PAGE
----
Decoding Masculinity: How do you define Masculinity? Part 3

In the run up to the Decoding Masculinity: A conversation on Race Religion & Masculinity event.

Shades of Noir asked students from UAL-wide their opinions on Masculinity and about their work in relation to the topic.

Within the third and final part of the series we asked both students Max Walker from Camberwell College Illustration and Favour Jonathan from Central Saint Martins Fine Art How do they define Masculinity?

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“I am a lotus, just like the flower I am pure.

I am sacred and I am strong.

The waters I grow from may be dark and murky but I stand strong

No matter how hard it gets, I stand strong

I stand tall

My flower will always rise above the mud

And then

I’ll embrace the sun and slowly you will see my beauty’’.

SON: How do you define Masculinity?

Favour Jonathan:  I am African and I’ve grown up with the thought that Masculinity is ‘Being strong, having POWER, being confident and a heterosexual male with a lack of emotion’ but it’s beyond that. Masculinity is being strong physically and mentally, it has nothing to do with gender.

SON: What ‘constructs’ do you feel add value or demonise masculinity in the creative sectors?

Favour Jonathan: Insensitivity to others’ views and feelings are bad, collaboration and selfishness is discouraged, but the traditional view of a creative as a genius who works by themselves seems to value masculinity and its reluctance to depend on others. Also, work by males is seen as more valid than females’ work maybe because of this relation to others.

SON: How do you think these ‘constructs’ will change over time?

Favour Jonathan: I think it won’t change easily but when people understand more about equality and equity the term masculinity will be irrelevant within the creative sectors.

SON: How does your work add to the narrative of Masculinity?

Favour Jonathan: I was inspired by the portrayal of Black men on television and in the media as tough, often violent and sometimes beastly, and from that I chose to mix the delicate lotus flower in the colour pink to show softness and struggle. The lotus grows from dark waters to be something beautiful, and sacred to many cultures.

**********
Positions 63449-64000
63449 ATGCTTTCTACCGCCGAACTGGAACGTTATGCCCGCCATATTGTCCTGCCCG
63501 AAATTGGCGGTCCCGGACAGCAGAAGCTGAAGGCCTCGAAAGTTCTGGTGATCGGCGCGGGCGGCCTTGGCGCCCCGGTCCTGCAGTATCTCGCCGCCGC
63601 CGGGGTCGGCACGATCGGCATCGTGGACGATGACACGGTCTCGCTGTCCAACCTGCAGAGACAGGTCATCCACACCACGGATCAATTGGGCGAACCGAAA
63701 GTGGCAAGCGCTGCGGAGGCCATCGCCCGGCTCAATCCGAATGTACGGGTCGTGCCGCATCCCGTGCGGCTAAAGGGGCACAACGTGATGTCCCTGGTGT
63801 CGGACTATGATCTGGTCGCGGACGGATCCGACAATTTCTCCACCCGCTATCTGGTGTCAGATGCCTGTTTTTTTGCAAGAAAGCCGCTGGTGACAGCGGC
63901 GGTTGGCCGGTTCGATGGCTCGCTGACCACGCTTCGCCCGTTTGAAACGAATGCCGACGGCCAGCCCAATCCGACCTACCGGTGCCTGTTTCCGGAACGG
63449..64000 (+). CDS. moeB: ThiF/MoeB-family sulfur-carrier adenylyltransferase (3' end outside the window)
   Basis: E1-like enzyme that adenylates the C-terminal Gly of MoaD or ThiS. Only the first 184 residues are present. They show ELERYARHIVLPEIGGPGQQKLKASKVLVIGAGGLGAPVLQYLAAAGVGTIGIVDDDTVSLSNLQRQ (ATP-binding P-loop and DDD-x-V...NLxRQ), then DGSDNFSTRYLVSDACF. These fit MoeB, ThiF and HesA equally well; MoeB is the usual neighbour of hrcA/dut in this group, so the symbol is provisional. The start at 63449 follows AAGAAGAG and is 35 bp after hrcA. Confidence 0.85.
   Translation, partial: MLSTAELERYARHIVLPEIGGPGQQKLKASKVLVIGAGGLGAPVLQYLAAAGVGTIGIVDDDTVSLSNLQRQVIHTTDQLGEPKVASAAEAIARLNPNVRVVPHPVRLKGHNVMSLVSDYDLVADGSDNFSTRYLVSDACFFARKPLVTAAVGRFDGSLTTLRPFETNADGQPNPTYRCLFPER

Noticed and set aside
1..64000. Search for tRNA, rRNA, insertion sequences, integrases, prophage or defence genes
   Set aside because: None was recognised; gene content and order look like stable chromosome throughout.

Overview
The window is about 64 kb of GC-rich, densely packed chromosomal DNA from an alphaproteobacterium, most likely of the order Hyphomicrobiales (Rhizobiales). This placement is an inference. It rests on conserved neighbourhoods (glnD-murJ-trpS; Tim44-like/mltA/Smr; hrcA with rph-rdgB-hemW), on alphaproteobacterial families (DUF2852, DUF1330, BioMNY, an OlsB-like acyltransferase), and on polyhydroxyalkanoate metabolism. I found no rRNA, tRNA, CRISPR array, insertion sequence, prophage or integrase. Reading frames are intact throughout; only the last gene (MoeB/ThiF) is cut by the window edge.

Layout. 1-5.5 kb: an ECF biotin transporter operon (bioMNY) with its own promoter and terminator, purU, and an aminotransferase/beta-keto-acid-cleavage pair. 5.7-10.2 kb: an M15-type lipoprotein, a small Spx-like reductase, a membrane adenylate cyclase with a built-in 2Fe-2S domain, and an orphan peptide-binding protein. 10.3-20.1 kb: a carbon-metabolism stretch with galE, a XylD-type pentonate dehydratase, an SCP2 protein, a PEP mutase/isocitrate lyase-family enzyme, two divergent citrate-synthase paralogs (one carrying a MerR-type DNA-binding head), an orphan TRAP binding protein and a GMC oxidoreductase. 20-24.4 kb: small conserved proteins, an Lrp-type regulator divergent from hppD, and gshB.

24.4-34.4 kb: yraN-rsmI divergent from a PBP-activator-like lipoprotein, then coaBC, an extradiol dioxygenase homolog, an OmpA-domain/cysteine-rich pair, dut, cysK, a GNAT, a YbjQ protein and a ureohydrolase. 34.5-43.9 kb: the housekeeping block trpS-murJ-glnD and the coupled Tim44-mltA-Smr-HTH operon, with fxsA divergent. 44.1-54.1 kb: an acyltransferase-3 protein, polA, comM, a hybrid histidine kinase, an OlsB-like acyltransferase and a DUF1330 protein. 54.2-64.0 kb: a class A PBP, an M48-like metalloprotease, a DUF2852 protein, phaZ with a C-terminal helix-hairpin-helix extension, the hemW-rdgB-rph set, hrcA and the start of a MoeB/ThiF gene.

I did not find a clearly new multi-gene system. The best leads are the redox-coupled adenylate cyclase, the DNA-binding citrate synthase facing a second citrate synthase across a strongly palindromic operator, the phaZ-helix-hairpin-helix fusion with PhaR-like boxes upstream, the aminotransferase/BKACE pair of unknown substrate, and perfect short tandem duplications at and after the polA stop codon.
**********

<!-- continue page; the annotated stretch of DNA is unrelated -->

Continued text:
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SON: How do you define Masculinity?

Max Walker: Through form: a masculine form is angular.

SON: What ‘constructs’ do you feel add value or demonise masculinity in the creative sectors?

Max Walker: I feel the recent (past few decades) change in views towards both gender and masculinity/femininity have pushed these the public’s opinions towards a more accepting one, and have only helped the creative industry be more liberal in their views towards gender. The recent approval of certain transgender artists (amongst other cross-dressing and effeminate artists)  have only helped push masculinity and femininity in a converging direction. These factors have definitely ‘added value’ to masculinity, but perhaps not in the way it may have been defined a few decades ago.

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SON: How do you think these ‘constructs’ will change over time?

Max Walker: It will only improve. The public’s views on gender will be more open, allowing the view to be centred on the creative output rather than the gender. In a digital future, artists will not need to show their gender in order to be respected as a creator.

SON: How does your work add to the narrative of Masculinity?

Max Walker: By highlighting the angular forms of the male body and though using a colour often associate to the masculine stereotype: blue.

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